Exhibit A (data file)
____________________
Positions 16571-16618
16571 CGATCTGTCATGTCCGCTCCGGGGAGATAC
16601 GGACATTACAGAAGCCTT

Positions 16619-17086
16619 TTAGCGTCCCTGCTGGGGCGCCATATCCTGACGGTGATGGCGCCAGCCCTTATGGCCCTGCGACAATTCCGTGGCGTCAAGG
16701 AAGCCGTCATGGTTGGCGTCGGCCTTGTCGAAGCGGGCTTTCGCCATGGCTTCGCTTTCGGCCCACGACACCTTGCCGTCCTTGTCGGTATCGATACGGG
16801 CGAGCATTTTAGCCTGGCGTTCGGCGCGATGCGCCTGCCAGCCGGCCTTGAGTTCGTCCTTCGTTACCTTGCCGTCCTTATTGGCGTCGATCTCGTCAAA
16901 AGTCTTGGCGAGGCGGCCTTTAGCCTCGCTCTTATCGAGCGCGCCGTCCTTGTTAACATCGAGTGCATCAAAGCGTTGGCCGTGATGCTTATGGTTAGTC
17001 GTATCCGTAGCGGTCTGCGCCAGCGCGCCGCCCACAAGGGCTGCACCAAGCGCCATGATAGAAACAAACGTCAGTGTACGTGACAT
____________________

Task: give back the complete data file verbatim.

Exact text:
Positions 16571-16618
16571 CGATCTGTCATGTCCGCTCCGGGGAGATAC
16601 GGACATTACAGAAGCCTT

Positions 16619-17086
16619 TTAGCGTCCCTGCTGGGGCGCCATATCCTGACGGTGATGGCGCCAGCCCTTATGGCCCTGCGACAATTCCGTGGCGTCAAGG
16701 AAGCCGTCATGGTTGGCGTCGGCCTTGTCGAAGCGGGCTTTCGCCATGGCTTCGCTTTCGGCCCACGACACCTTGCCGTCCTTGTCGGTATCGATACGGG
16801 CGAGCATTTTAGCCTGGCGTTCGGCGCGATGCGCCTGCCAGCCGGCCTTGAGTTCGTCCTTCGTTACCTTGCCGTCCTTATTGGCGTCGATCTCGTCAAA
16901 AGTCTTGGCGAGGCGGCCTTTAGCCTCGCTCTTATCGAGCGCGCCGTCCTTGTTAACATCGAGTGCATCAAAGCGTTGGCCGTGATGCTTATGGTTAGTC
17001 GTATCCGTAGCGGTCTGCGCCAGCGCGCCGCCCACAAGGGCTGCACCAAGCGCCATGATAGAAACAAACGTCAGTGTACGTGACAT